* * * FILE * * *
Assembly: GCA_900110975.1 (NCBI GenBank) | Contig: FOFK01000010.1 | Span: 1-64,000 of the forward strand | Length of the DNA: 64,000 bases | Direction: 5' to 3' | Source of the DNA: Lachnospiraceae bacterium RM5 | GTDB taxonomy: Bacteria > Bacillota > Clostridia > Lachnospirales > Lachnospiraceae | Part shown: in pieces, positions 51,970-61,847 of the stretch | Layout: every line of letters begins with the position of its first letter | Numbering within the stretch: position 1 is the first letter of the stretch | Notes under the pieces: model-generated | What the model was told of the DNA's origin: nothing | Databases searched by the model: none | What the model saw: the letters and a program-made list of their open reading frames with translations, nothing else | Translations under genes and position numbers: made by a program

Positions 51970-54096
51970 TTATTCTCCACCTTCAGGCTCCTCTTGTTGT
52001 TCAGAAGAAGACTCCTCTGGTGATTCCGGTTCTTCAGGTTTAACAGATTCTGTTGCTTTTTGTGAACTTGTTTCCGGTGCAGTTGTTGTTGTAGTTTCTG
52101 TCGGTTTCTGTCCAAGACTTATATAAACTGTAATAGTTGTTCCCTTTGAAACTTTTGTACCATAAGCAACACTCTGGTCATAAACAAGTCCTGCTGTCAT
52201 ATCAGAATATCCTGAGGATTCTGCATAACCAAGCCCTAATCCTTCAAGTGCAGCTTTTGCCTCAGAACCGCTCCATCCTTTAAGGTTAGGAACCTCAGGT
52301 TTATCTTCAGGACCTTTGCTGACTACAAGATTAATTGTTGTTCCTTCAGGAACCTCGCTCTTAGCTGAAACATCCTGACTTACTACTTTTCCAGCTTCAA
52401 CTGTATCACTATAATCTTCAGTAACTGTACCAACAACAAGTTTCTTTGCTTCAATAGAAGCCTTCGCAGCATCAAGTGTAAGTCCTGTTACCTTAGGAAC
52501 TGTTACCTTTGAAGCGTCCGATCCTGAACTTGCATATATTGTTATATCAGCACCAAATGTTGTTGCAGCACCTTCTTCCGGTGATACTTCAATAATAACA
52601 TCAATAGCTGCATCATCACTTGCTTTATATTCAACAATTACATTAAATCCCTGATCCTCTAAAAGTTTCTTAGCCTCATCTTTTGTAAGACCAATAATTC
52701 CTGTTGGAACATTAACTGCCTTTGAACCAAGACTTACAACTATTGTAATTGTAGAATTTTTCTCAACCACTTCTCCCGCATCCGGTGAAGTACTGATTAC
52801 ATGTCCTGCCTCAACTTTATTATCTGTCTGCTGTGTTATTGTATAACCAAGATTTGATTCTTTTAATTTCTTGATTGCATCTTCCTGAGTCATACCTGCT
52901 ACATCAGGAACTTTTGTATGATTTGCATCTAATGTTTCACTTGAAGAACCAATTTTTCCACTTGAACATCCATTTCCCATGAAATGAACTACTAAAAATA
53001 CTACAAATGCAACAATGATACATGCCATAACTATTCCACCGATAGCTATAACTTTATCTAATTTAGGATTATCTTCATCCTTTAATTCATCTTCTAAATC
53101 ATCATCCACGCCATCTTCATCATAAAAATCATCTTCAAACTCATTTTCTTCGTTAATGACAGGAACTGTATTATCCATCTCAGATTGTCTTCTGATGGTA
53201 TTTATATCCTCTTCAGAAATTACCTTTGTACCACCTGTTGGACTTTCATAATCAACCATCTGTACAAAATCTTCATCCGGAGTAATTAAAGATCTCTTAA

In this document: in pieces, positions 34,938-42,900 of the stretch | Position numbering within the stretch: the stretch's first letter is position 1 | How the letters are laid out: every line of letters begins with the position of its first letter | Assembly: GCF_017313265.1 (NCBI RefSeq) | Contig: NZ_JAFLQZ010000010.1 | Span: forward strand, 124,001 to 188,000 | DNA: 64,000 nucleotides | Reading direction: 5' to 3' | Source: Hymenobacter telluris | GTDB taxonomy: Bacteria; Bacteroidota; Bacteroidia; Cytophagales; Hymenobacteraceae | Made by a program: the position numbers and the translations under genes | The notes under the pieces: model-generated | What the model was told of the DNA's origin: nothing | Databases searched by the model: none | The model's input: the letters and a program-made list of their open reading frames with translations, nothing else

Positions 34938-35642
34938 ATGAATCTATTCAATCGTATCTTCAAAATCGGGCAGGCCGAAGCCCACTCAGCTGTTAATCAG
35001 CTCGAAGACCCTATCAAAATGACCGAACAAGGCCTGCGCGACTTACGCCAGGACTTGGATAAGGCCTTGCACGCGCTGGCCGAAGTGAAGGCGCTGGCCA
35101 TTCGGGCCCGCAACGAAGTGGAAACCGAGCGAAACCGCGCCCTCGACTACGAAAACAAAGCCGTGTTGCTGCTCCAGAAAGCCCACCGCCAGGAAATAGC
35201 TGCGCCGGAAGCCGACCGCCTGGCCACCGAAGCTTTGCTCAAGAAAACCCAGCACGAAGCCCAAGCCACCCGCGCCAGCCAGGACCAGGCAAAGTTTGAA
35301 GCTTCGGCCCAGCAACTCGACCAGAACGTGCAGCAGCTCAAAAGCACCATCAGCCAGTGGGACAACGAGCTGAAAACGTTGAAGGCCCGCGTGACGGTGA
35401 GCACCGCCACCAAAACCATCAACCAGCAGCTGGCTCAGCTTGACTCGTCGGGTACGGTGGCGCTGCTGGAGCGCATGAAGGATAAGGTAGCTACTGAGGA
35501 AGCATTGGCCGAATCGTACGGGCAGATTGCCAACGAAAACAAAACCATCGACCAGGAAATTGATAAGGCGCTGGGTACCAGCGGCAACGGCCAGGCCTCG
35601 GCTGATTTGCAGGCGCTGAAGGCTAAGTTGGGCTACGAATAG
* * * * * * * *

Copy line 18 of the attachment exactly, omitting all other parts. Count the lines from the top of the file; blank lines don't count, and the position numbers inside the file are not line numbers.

Positions 34938-35642